I never made it out to be forced servitude. I made it out to be a situation that was mutually agreed upon, in advance, by both parties. Suggesting that I got my education "for free", that I didn't have to do anything for that degree, is just not accurate.

Another way to look at it is: I was a soldier for 7 years. While a soldier, the army *also* ensured I got a bachelor's degree in math--but it wouldn't have done so unless *it* benefited from the deal.

Dean Baird said...

Different angle: Identity Politics. I wouldn't expect you to sympathize with anyone struggling under the burden of student loans because you certainly cannot empathize with them.

At the risk of disagreeing with you yet again, I'll say that society benefits from a better educated populace, and college education is part of that.

I'm delighted that the taxpayers paid for your college education, and I don't see disastrous harm in the taxpayers helping others gain college education. In general, it's a sound investment in the future more than a wasteful boondoggle.

Throwing money at banks/investment firms so they can dole out huge bonuses seems less a service to society.

Darren said...

There are all sorts of very educated people running around North Africa. Society doesn't necessarily benefit just because some people have a college degree. If they have degrees in societally useful fields, perhaps yes, but I venture to guess that's not very often the case here. Do we need any more pre-laws? Aggrieved Victim Studies majors? Quan Dynasty Literature majors? Film History majors? Homeopathy majors? How about Astrology and the Occult majors?

My education was determined to be societally useful, and the taxpayer paid for--and I provided a service for that education. Your attempt to draw comparisons between my situation and just giving people money because they want it is both pathetic and insulting.

Dean Baird said...

Interesting, the ease with which one can so injure a blogger who is quick to castigate adversaries for undie-bunchiness, who labels someone an idiot at least once/week, who instructs commenters to bite him and who proclaims delight at scattering pins to see who'll step on them.

I honestly never know who I'm talking to here: the aggressive belligerent on offense or the delicate flower on defense.

Darren said...

Your insulting me doesn't mean I get my undies in a bunch about it; it's more of a statement about you than about me. I'm just pointing it out.

Darren said...

Just saw this today, apropos of earlier comments:
http://www.washingtonpost.com/opinions/in-south-korea-too-many-college-grads-too-few-jobs/2011/10/21/gIQANu7eAM_story.html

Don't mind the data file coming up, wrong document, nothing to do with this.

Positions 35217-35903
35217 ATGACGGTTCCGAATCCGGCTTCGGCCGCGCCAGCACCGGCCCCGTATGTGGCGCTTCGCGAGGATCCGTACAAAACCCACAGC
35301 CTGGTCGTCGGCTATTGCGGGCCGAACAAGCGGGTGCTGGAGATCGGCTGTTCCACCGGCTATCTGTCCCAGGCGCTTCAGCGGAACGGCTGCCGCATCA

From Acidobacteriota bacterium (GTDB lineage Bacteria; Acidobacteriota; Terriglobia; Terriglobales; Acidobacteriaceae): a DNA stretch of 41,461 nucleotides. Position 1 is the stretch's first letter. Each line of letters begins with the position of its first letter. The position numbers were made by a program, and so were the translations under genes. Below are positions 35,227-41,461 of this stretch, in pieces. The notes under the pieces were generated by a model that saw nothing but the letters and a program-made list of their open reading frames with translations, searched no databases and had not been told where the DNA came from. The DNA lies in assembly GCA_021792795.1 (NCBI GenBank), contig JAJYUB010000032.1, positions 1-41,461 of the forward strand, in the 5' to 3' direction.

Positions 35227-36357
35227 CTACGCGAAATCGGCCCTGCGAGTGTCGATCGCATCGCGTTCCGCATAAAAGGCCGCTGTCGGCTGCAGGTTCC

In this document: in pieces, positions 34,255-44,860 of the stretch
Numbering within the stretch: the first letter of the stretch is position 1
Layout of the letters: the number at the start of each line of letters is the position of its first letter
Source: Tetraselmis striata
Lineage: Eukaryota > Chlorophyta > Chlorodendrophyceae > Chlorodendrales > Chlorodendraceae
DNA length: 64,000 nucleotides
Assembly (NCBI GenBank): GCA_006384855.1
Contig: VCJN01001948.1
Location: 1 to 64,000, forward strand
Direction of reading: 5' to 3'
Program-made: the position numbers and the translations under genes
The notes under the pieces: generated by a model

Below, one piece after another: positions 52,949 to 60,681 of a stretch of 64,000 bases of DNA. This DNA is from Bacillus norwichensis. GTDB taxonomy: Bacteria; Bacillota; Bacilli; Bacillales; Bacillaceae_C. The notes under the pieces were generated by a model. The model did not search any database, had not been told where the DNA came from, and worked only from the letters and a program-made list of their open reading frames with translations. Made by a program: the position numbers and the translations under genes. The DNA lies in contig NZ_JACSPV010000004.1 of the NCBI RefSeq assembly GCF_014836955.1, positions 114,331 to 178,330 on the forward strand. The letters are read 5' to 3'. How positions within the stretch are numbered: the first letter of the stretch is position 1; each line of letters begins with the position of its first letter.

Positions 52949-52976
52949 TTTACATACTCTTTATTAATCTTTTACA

Nigel said...

Jesus, Darren. Don't be the stereotypical conservative, assuming that every person getting student loans in an Art History, dread-locked hippie. It takes longer to get an engineering degree than it does a humanities degree, and last time I checked—college is expensive.

Arguing that your degree is more useful in society is a shifty slope. Classically useless, in the context of a job market? Maybe. Only maybe, and that's only if you think that engineers are getting jobs right out of college. The fact that you imply that a bachelor of science degree will get you a job out of college shows how long it's been since you've graduated (but you still look good, don't worry).

On the note that we don't need more humanities majors, I'll just say this: every intellectual ANYTHING you read, watch, listen to—humanities. Our culture is just as important to our society as our engineers are.

Do we really want a society of math, engineering, computer science and physics majors? I know you guys think you're super cool and everything, but I don't want to live in that world. It sounds like the Middle Ages. I'll have to tell you about those times next time I'm in town, it sounds like you didn't study the humanities too much : ).

Yes, you're right—a humanities degree won't make you rich; a bachelors degree is the new high school degree, nothing will get you a job nowadays. But keep in mind that you didn't pay for your college. We did. Arguing that you "worked" off your schooling may make sense to you, but when you're justifying it to a regular American, it's difficult to see how your work-study actually benefitted the general public. I would personally like to see how many humanities majors come out of the military schools—not everyone goes on to teach math.

Anyway, hopefully I didn't come off as much of an ass as everyone else. I gotta go, you have like, 25 new posts since my last visit.

Darren said...

Odd, Nigel, this comment of yours was in the spam folder.

I'm all about a well-rounded education. I got one myself--do you think I took only math classes? Mama West Point made sure we got all sorts of "words" classes :-) My point is that you can take those classes if you like, but after going in debt to do so, you shouldn't expect the taxpayer to bail you out.